Have you heard the adage, “The way we talk to our child becomes their inner voice?”
The sentiment is viral in the parenting world. When I first read this, I honestly thought, “Oh man, another responsibility.”
But words can’t be taken back. To think that what we say about children will be what they hear for the rest of their life seems like a heavy charge. And that is because it is.
Basically, we can imagine our children walking around with tape recorders in their heads. As they get older, the recordings will be on repeat.
Changing the way we talk about our children takes practice and intention.
You can’t say you want to talk more positively about your child and wake up the next morning doing it.
There is a language to learn. The good news is that it is an easy language to learn once you have the right tools.
Changing your patterns when it comes to talking to others about your child requires you to evaluate your why.
Why is it a great idea to talk respectfully and positively about our child?
For one, the way we talk about our child is going to influence them for a lifetime.
Secondly, the way we talk about our child will even have an influence on our grandchildren and generations after that! Isn’t that amazing?
The way we talk to our children can influence our legacy!
- It builds stronger bonds and relationships.
- Our children feel worthy.
- Our children feel loved.
- Our children listen to us better.
- Children imitate what we say.
- The way we talk to and about our children becomes their inner voice. (This is enough in and of itself.)
- Your child is more likely to respect and trust you.
- The child develops higher self-esteem.
- The child is more confident.
Why The Inner Voice of a Child Matters
Think about it for a moment. How did your parents and/or caregivers talk about, and how did it impact your own inner voice?
I still hear statements from my swim instructor when I swim laps as a workout. “Blow bubbles as you take a breath.” I still hear my teachers’ voices, both the good and the bad. “Some students are not cut out for math.” “You are a star. You could write books for a living.”
My aunt’s cooking advice still comes out when I season a salad. My grandmother’s gardening advice comes to me when I am in the flower bed. I hear my music teacher when I strum the only few notes I know how to play on a piano.
Be Intentional When Speaking About Your Child
Kelli, our BCBA, says, “As we express concerns and name character traits about our kids to our partners, our friends, or even the professionals who are there to help, the kids are listening. They know we are talking about them, and their identities are developing. When our kids hear us describe them as “wild,” they continue to act wild. When we label our daughters as “sassy,” they continue to talk-back. When your son hears he is a “picky-eater” he continues to be selective with his plate. Why does this happen? Well, when our kids hear the people whom they love and trust most describe them, they believe it! And what we believe in ourselves influences our actions. Our actions influence what others believe about us which confirms those beliefs we had. This phenomenon is referred to as “the self-fulfilling prophecy.” So, while we are hoping the “sass” and the “picky eating” is a phase, these labels are developing into self-identities.”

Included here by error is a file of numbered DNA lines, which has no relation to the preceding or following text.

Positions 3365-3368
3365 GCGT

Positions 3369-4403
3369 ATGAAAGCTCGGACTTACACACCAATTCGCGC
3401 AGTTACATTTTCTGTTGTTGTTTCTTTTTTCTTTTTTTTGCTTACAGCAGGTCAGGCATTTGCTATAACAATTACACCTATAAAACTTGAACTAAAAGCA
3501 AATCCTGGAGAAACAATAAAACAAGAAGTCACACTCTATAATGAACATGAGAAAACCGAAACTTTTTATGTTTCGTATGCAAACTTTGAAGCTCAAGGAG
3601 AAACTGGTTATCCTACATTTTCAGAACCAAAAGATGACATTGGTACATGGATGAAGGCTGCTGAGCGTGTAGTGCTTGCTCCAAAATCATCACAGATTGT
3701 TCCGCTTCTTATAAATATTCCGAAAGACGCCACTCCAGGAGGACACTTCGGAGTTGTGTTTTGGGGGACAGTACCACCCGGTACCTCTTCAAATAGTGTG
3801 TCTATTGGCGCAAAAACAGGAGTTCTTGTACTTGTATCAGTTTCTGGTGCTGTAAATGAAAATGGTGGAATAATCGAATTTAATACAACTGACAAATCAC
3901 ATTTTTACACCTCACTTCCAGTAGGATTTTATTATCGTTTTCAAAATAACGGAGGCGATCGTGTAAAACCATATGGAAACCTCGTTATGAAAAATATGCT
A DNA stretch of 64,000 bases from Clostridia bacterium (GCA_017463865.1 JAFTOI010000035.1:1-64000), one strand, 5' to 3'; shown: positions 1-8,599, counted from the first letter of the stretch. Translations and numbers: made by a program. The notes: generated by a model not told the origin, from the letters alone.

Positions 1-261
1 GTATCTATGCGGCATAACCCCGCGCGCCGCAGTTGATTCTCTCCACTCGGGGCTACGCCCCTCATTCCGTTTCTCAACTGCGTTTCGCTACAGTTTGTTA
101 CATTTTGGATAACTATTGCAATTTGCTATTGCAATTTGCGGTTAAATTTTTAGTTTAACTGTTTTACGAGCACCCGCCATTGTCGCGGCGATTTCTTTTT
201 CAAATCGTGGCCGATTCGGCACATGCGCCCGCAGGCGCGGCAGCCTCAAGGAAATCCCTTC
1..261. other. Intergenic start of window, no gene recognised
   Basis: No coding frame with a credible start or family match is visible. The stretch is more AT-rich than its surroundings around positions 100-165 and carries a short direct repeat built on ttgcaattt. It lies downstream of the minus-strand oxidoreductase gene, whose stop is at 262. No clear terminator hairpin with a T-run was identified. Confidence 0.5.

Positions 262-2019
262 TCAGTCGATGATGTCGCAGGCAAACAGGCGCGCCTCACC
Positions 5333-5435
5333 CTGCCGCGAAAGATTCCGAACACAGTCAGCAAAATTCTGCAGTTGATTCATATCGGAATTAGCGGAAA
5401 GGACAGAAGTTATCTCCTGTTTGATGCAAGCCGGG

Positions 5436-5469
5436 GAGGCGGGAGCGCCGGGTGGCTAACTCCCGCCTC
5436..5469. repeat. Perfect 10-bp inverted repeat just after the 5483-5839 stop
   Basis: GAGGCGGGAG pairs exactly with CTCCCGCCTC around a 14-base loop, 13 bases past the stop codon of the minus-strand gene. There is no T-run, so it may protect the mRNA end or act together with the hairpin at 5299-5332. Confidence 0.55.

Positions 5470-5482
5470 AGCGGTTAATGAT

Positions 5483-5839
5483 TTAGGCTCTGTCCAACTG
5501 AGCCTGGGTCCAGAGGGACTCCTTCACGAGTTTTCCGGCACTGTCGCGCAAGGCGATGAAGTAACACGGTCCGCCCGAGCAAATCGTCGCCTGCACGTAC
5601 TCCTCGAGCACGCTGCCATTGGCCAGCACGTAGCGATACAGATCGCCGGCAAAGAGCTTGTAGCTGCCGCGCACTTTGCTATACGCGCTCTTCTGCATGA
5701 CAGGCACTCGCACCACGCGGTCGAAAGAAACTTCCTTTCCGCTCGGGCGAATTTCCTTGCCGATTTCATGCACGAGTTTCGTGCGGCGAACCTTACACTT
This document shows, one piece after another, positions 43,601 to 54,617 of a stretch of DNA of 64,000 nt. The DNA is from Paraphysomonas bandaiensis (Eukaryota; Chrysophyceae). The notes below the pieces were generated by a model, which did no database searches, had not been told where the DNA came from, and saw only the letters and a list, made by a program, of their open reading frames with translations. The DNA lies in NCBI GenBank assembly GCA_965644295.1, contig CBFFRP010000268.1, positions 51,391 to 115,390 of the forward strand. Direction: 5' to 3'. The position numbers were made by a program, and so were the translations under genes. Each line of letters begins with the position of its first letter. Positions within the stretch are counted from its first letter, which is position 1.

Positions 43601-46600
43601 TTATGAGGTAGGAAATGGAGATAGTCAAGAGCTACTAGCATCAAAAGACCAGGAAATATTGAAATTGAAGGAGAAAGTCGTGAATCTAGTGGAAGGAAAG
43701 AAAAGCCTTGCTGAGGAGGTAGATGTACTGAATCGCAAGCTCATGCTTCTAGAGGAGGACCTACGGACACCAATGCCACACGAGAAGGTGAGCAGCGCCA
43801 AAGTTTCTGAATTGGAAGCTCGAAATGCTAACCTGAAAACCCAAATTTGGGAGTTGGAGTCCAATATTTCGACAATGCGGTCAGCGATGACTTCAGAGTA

So, what can you do?
Kelli says, “help build your child’s self-identity with words that empower and inspire. Tell them and others that they are brave, kind, adventurous, creative.”
So, take the time to STOP and think when you are inclined to describe your child in a less than beautiful light. Find REASONS to tell someone else something wonderful about your child and make sure she is in the room to hear it. When you are talking to his teacher, you might say, “Michael is strong and has a zest for life” instead of lamenting how wild he was while waiting.
One teacher said when her children were young, she would pick up her phone and find reasons to brag on her kids. She wouldn’t even call anyone. She would just casually pretend to dial the phone within her child’s presence and brag. “Hi Grandma. Yes, I heard about that on the news too. I know. The price of milk is outrageous. And can you believe how kind your grandson is? He is just the most respectful boy. Yes, yes, I am proud of him too.”
None of this is to say parents should not discipline and guide their children. But the way we speak about our children to others should be guided only by positivity.
You can make a difference in your child’s inner voice no matter how old your child. Start today and start the tape over. It will matter.